Asking the question “how to speed up composting” is like asking, in a less direct way, how do I throw a good party for microorganisms. Because when you compost, you are throwing a party for other living organisms.
Just like human parties, you want to serve the right food, invite the right guests to ensure good “chemistry,” and make sure everyone is comfortable and having a good time.
Before you can understand how to speed composting, it helps to understand the three basic phases of composting. Once you understand the phases, you can try to maximize the amount of time your composting pile stays in the middle, speediest composting phase.
Let us jump right in and talk a bit about the social lives of your new “friends.”
The Stages of Composting
People have been known to come to blows over whether there are 3 or 4 stages of the composting process. We here at R&R are not afraid of a fight, and damn it, there are 3 stages of composting (ok, we honestly don’t know, but we like the number 3 better).
To keep it simple, a compost pile basically has 3 phases that look a little like a bell curve – the warm-up phase, the hot phase (hint: prolonging this phase is how to speed up composting), and the cooling or curing phase.
During the warm-up phase, your guests have started to arrive at the party. Similar to human parties, the early-birds who show up at your door 5 minutes early to the party are typically a calmer bunch.
The warm-up phase is dominated by mesophilic bacteria that break down sugars inside your compost pile and give off heat. As those bacteria start to give off more and more heat, the temperature rises.
Now your compost bin is ready for the guests of honor, ushering in the hot phase of the party.
As Nelly Said, It’s Getting Hot In Here
The hot phase is known in scientific circles as the Nelly phase, after the rapper Nelly (disclaimer: the preceding sentence is completely untrue). This phase is when your compost pile really starts rocking. This stage is dominated by thermophilic bacteria and as their name suggests, they like it hot. This is the stage of composting when more complex materials are broken down.
During the hottest stage of composting, your compost pile can reach temperatures of 140 degrees Fahrenheit. This is really hot! It is hot enough to kill pathogens, kill weed seeds and is above the recommended setting on your hot water heater!
According to the Consumer Protection Safety Commission, tap water at that temperature can deliver 3rd degree burns with only 6 seconds of exposure! We do not recommend sticking your bare hands deep into a hot compost pile, but mostly because it’d be a little gross.
If you are a real science nerd, a characteristic we respect, you can buy yourself a compost thermometer. With one of these bad boys you can experiment with your technique and see what temperature your compost pile reaches.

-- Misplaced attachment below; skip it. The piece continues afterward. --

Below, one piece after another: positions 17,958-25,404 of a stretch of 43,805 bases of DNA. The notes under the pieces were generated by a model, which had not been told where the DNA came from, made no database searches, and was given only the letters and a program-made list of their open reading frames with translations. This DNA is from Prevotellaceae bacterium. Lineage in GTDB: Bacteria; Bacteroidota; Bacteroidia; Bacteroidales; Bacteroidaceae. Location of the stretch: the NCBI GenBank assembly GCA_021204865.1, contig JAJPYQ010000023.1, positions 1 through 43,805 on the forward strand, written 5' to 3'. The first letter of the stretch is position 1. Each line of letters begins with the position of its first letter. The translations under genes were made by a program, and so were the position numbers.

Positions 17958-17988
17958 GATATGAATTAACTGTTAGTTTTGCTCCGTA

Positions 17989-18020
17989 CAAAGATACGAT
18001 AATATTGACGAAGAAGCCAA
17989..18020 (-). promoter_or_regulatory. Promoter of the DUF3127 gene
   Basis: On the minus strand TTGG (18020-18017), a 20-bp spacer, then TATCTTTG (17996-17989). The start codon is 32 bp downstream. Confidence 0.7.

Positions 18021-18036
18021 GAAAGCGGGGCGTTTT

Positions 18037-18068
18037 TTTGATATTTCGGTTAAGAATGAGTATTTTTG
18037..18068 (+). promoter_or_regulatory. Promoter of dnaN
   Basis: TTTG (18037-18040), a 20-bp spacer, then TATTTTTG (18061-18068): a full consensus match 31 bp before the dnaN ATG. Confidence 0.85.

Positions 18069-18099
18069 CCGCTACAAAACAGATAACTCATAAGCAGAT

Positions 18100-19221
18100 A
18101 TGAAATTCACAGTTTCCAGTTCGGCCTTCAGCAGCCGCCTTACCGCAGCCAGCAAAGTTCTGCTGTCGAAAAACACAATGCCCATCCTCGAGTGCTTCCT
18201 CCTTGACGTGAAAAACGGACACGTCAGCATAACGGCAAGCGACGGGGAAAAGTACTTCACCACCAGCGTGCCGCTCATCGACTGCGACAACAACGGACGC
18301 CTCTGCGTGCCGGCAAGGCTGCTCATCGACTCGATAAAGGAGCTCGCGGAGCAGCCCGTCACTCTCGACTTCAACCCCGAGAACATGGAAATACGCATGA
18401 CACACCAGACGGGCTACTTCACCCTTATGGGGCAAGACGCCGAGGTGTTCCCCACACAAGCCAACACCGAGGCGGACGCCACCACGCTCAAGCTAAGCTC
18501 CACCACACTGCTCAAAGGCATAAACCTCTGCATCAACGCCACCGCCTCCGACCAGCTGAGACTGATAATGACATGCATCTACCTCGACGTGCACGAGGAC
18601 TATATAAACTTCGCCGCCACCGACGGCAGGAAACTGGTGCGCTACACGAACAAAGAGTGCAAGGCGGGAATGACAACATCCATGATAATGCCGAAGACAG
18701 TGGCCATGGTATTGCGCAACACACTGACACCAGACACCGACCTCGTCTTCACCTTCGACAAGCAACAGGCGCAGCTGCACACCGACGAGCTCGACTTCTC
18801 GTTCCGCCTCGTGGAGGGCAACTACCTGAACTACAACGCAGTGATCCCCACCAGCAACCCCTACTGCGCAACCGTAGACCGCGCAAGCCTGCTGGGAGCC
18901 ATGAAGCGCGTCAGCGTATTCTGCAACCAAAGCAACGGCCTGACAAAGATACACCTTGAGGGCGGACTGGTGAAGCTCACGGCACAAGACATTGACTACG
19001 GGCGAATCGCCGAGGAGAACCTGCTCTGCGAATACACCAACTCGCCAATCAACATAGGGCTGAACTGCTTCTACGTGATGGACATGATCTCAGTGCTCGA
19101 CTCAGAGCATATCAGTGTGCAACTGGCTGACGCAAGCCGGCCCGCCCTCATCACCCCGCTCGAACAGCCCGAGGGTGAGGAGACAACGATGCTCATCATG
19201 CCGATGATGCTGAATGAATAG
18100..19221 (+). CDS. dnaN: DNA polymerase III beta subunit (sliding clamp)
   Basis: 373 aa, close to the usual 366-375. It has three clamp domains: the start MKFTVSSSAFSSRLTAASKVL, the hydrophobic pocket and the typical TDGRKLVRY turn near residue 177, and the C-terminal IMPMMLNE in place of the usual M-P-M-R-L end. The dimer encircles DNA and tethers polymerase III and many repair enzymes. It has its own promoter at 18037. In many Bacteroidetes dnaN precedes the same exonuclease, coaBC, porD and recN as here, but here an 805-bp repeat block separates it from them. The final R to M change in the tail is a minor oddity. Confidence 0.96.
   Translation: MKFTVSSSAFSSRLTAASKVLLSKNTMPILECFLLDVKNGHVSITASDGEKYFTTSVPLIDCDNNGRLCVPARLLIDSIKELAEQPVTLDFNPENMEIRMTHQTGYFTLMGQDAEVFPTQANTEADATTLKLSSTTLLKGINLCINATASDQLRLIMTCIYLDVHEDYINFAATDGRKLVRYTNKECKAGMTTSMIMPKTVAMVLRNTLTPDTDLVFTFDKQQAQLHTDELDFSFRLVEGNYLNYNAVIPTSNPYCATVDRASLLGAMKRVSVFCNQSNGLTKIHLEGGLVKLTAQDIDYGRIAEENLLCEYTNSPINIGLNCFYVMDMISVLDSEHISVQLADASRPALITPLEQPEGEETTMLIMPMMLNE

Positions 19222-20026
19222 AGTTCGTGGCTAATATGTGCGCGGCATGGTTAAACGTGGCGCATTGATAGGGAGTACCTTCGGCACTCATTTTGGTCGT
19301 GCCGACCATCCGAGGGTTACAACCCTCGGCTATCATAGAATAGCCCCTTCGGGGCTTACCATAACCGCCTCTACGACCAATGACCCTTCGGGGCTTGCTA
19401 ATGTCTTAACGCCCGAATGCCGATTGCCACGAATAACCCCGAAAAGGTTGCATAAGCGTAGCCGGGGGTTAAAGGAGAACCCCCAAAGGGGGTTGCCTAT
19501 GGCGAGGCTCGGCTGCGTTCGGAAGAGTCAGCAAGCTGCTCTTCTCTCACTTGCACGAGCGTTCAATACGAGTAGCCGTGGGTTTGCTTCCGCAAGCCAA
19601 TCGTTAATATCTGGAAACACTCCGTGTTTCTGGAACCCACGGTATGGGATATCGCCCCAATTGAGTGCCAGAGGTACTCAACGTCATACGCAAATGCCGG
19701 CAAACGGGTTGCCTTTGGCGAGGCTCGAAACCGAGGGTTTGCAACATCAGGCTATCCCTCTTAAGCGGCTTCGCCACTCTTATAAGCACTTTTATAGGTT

There are both digital and analog thermometers available (we have not reached this level of compost nerd-ness and cannot speak to which one is the best but analog compost thermometers are much more affordable).
The final phase, the cooling phase, your thermophilic friends can run out of food (what kind of host are you!?), and the mesophilic bacteria take over again to finish up the scraps and leftovers.
But here in lies the secret of how to speed up composting: take care of your guests and prolong the “hot phase” of the party as long as possible.
Speed Up Composting By Keeping Up the Heat
The things you need to do to ensure a healthy compost bin are the same techniques for how to speed up composting. The only difference is you save up your materials and add them all at once.
You also focus on maintaining the optimal mix of factors to prolong the middle, hot phase of composting. This approach is often referred to as hot composting.
The factors you need to focus on to maximize the heat of your compost bin:
- The right balance of materials
- Properly sized (that is smaller) material to maximize surface area
- Turning the pile (which basically is a way to maintain balance between the factors above)
(We assume you already have a compost bin, but if you are in the market for one, you can read our comparison of compost tumblers vs. compost bins with some recommendations here.)
Maintaining the Right Balance of Ingredients
The optimal ratio of carbon rich or “brown” materials to nitrogen rich “green” materials for your compost bin is 30 to 1? That is by WEIGHT! Be mindful of adding too much “green” nitrogen rich sources. This includes all those veggie scraps you are adding day after day.
It can be challenging to find 30 times more carbon rich materials. One option is to use all that carbon rich junk mail, newspaper, and cardboard that shows up on your door step each day. You need to shred it though, read here about doing it the right way.